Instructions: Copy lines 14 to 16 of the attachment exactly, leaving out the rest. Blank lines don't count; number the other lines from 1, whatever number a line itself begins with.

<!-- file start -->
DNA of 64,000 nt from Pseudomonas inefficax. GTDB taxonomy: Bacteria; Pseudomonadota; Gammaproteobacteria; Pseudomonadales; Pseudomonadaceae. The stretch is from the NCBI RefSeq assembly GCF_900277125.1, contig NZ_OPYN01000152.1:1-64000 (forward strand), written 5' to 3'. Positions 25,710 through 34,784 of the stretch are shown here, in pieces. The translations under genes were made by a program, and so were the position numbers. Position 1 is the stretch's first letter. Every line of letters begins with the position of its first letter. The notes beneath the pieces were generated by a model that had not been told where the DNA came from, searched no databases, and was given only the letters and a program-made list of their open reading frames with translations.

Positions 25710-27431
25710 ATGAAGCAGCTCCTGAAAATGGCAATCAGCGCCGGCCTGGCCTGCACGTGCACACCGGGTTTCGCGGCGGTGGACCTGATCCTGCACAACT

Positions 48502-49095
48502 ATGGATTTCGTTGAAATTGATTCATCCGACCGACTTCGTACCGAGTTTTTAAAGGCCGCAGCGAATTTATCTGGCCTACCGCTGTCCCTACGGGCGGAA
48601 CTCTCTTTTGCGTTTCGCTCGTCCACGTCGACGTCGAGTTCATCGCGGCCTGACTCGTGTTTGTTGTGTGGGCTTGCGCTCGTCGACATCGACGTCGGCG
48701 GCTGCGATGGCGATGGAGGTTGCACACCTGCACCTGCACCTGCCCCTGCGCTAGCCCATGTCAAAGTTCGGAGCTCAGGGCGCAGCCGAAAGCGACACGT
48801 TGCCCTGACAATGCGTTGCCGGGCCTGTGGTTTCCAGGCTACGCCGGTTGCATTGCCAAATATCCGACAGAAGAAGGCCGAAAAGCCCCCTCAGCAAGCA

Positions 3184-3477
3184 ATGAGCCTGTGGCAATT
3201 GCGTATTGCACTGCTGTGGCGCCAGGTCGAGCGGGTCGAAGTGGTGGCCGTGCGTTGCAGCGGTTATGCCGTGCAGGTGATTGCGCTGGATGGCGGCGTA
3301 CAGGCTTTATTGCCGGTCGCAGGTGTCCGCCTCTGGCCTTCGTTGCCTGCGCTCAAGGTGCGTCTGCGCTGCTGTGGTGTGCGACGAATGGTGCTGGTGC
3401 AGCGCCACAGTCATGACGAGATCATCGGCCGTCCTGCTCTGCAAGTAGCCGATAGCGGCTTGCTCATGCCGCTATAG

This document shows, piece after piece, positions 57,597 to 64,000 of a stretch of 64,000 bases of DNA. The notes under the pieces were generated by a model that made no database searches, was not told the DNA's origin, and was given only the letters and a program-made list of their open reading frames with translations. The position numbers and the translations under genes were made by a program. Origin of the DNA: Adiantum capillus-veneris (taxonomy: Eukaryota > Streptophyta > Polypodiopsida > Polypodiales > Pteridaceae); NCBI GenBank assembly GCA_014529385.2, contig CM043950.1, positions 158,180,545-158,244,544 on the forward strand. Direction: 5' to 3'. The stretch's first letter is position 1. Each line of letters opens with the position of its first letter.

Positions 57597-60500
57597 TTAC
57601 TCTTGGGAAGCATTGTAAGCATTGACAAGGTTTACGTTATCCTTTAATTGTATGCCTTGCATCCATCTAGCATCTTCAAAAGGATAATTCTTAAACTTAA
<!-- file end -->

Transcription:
This document shows, piece after piece, positions 57,597 to 64,000 of a stretch of 64,000 bases of DNA. The notes under the pieces were generated by a model that made no database searches, was not told the DNA's origin, and was given only the letters and a program-made list of their open reading frames with translations. The position numbers and the translations under genes were made by a program. Origin of the DNA: Adiantum capillus-veneris (taxonomy: Eukaryota > Streptophyta > Polypodiopsida > Polypodiales > Pteridaceae); NCBI GenBank assembly GCA_014529385.2, contig CM043950.1, positions 158,180,545-158,244,544 on the forward strand. Direction: 5' to 3'. The stretch's first letter is position 1. Each line of letters opens with the position of its first letter.

Positions 57597-60500
57597 TTAC